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Men of Tattoos would’t be so bad if the mangaka hadn’t fallen into a mindset that seems disturbingly common among yaoi writers: that distasteful, even offensive material can be made up for with a few vaguely-outlined penises.

It’s not that I’m easily offended; just the opposite. And I wouldn’t mind a story about prison gang rape or sexual violence if it was handled with thought and care. But Men of Tattoos is as flippant about potential HIV infection as it is possible to be.

As the title indicates, Men of Tattos is about the Yakuza (except for one odd, unconnected college love story) and focuses on two gay couples. In the first story, Kubota and Katagi are childhood friends who grew apart, met up again as young men and became lovers. Katagi is pretty extensively tattooed, despite being a mere Yakuza underling, and is so dim-witted he doesn’t realize that Kubota is a cop looking to bust him- which he does after a drippy sex scene. As they wait for the squad cars, Kubota cheerfully tells Katagi to be good so he can get an early release and they can be together. It’s not clear how long Kubota aims to be together with Katagi, post-incarceration, before he puts his stupid ass back in jail again.

The second story focuses on a new couple. Mutou is the devoted retainer of the son of a powerful Yazuka boss. Teenaged Arima is a whiz on the stock market, so his evil father keeps him imprisoned in his room, making money for the organization, with Mutou as guard. Mutou was in love with the boy’s mother, who headed the organization until his death. Since her son, in typically unlikely manga fashion, looks exactly like her (minus the boobs) it’s not too difficult for him to persuade Mutou to let him escape…

Story number three starts with a gangster nonchalantly tossing a woman out of a window. Firmly established as a Bad Man, Nogami (for this is his name) goes on his rounds, collecting protection money from businesses on his turf- though it’s never explained why he performs this lowly task himself, since he’s apparently a Yakuza boss. Nogami stops at a club and sees a pretty new ’employee’ -i.e. hooker- and decides to give her something to do. Nogami isn’t even deterred when he finds out she’s really a dude who looks like a lady. For the hell of it, he decides to snuff his sex partner, only to find he’s a cop…in fact, is Kubota from the first story. Because apparently this Japanese police force employs a detective whose specialty is fucking guys and then arresting them.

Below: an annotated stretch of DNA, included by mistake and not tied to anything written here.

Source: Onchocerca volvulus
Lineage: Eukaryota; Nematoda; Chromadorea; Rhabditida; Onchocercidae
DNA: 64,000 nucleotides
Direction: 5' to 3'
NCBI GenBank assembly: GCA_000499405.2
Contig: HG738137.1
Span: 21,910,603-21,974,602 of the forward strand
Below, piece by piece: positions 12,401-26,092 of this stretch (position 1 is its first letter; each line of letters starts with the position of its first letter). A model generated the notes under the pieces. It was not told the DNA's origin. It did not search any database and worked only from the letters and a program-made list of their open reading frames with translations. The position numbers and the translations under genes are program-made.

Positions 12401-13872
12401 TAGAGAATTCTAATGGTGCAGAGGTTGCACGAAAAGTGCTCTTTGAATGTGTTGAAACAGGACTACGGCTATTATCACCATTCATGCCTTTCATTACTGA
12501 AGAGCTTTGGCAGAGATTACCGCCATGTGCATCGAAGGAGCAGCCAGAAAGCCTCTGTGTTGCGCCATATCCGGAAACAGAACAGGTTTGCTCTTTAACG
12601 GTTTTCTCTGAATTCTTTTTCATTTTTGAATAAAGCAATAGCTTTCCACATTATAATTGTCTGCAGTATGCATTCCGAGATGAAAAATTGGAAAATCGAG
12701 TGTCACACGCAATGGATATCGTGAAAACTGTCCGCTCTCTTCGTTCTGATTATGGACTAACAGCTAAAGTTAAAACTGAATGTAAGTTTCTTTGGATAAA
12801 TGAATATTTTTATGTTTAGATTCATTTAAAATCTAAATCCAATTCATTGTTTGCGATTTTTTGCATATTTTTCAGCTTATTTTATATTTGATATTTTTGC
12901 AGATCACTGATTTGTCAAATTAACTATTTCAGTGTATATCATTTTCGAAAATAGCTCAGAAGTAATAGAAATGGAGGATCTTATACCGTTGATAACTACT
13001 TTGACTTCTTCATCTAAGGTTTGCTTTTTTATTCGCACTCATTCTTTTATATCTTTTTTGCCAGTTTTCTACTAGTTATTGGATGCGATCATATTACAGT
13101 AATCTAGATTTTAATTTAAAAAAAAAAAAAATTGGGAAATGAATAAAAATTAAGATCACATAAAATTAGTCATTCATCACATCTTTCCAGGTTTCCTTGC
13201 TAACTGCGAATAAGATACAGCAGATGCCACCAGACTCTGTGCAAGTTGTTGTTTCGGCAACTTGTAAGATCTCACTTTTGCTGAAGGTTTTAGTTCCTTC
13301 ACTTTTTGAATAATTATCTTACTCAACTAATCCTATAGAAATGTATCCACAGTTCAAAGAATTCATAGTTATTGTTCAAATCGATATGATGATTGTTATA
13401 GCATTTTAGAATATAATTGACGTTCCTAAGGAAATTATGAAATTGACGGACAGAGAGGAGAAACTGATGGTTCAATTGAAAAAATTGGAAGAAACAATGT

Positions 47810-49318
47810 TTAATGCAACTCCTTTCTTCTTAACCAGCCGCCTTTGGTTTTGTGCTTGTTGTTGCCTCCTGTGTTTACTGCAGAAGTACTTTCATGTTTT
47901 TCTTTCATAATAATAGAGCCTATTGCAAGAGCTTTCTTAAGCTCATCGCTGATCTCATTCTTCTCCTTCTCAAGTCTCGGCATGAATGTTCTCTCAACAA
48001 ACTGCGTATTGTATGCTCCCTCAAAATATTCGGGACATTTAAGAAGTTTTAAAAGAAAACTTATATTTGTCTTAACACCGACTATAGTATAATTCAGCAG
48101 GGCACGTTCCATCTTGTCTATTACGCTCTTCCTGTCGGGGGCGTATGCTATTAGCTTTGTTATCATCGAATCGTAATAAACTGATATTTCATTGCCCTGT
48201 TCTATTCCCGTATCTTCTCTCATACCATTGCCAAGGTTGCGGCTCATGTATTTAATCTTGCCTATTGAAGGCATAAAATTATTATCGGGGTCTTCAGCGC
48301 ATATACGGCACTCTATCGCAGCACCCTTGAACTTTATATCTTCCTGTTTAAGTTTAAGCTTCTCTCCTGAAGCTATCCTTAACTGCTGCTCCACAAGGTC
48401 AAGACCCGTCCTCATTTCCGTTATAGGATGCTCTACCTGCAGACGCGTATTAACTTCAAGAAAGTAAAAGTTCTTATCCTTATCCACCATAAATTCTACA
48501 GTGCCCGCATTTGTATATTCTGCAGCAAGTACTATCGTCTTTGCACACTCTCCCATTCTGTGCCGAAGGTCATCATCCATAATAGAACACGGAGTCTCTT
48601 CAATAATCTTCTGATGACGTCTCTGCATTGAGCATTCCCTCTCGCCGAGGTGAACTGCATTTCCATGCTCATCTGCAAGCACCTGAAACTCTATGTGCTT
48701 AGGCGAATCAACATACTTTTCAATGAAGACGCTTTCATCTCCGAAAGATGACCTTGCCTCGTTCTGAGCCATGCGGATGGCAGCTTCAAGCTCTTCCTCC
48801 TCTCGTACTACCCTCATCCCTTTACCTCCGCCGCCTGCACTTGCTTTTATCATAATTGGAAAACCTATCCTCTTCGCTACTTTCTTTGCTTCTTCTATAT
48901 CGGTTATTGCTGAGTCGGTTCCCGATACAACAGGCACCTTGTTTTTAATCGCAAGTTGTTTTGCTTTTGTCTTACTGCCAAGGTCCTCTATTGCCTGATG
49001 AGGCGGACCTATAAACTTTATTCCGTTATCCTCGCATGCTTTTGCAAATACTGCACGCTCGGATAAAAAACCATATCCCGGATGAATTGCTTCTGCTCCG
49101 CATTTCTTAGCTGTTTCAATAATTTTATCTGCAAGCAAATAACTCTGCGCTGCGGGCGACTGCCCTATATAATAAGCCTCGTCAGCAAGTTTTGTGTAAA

How the hell do they teach that in the police academy?

Incidentally, the final panels of that story reveal the fact that Kubota has some pathetically scrawny chicken legs.

The fourth story is the only one with even a faint emotional impact. Mutou and Arima are living an Ozzie and Harriet life in hiding from Arima’s dad, but Arima is plagued by headaches and severe tinnitus. Meanwhile Katagi has just gotten out of jail. Kubota- minus an eye, which he apparently due to the beating Nogami gave him- is waiting. Katagi describes being gang-raped every day in prison, yet saying nothing to avoid causing trouble and jeopardizing his early release. Kubota is shockingly unconcerned by this- well, it’s all sunshine and kittens now, right? There’s a disturbing more-than-a-hint that Katagi contracted HIV in prison, but it’s dropped an instant after it’s brought up.

After some more sticky sex scenes, Kubota takes Katagi to see Arima, who is the son of Katagi’s old boss. He’s lying in a hospital, kept alive by a host of machines. It seems Mutou and Arima didn’t escape after all; they were both gunned down by Arima’s father’s henchmen. Mutou is dead and Arima’s getting there. Their picture-perfect life was Arima’s delirious dream. It’s the collection’s only touching moment.

The final story is unconnected to the others. A college boy is in love with his womanizing friend, and has resigned himself to never getting any from that quarter. But one night he dreams that his friend crawls into bed with him. Naughtiness ensues, and it turns out that the friend was having the same dreams and yada yada. But the author gives this tired idea a weird twist: the dreamy friend is rather…gelatinous. Whenever college boy touches him with any part of his body, it sort of…sinks in. I;m sure someone finds this idea hot- presumably the author- but that someone isn’t me.

The art in Men of Tattoos is quite good, but there’s nothing remotely unique about it; it could have been done by a dozen other manga artists. The stories have interesting concepts, but they never move past the initial idea: there’s no exploration of the anthology’s darker themes. They’re barely touched upon, used for set dressing and not plot or character development. It’s a disgustingly lazy form of writing, and the sloppiness and flippancy offend me far more than the subject matter ever could.

 

The verdict: If every other yaoi manga in the world catches fire and burns to ash, you might want to read Men of Tattoos. Otherwise, don’t bother.